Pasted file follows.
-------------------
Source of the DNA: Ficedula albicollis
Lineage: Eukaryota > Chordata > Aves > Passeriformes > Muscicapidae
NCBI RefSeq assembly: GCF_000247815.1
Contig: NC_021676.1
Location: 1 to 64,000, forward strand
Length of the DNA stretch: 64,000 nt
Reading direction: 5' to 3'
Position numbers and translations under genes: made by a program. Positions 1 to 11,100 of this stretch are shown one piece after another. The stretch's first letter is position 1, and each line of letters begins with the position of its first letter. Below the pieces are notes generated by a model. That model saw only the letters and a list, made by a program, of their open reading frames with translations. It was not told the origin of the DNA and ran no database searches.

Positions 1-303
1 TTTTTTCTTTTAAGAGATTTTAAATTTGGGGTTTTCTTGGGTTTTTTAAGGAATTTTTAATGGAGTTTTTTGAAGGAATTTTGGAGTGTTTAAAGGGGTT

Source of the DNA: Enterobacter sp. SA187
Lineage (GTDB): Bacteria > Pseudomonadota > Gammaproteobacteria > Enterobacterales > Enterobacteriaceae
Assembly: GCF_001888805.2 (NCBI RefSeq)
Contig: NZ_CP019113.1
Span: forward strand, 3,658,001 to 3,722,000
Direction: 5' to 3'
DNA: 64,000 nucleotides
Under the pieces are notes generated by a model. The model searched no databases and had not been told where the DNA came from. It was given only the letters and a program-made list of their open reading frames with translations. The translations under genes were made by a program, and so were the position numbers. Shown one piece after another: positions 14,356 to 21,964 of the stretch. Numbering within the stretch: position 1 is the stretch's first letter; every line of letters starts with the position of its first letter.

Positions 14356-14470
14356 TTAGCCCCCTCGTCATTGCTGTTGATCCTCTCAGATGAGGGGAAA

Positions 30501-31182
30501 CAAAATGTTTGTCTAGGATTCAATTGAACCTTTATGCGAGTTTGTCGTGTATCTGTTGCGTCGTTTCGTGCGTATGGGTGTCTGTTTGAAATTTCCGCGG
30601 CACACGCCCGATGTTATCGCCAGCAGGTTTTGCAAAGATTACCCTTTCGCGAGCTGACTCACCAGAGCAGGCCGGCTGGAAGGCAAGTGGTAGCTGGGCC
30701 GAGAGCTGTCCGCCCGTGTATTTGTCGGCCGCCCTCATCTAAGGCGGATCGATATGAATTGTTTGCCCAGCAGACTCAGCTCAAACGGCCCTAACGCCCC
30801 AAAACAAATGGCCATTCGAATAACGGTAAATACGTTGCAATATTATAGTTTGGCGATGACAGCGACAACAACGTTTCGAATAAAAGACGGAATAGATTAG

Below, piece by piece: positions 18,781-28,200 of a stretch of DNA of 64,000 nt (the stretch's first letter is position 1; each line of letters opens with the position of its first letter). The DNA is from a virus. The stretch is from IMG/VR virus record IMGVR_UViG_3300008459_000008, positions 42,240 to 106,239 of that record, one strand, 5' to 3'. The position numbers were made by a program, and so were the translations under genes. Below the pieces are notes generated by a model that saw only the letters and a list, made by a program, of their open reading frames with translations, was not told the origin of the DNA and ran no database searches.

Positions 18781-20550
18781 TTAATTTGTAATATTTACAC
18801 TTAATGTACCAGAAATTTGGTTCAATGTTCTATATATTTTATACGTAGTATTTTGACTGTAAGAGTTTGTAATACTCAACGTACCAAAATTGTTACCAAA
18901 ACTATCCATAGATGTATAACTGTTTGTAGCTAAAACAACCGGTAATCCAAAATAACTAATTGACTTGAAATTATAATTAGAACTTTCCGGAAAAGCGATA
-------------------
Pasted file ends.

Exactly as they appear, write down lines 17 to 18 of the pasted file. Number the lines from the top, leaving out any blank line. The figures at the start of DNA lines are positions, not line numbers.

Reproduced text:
DNA: 64,000 nucleotides
Under the pieces are notes generated by a model. The model searched no databases and had not been told where the DNA came from. It was given only the letters and a program-made list of their open reading frames with translations. The translations under genes were made by a program, and so were the position numbers. Shown one piece after another: positions 14,356 to 21,964 of the stretch. Numbering within the stretch: position 1 is the stretch's first letter; every line of letters starts with the position of its first letter.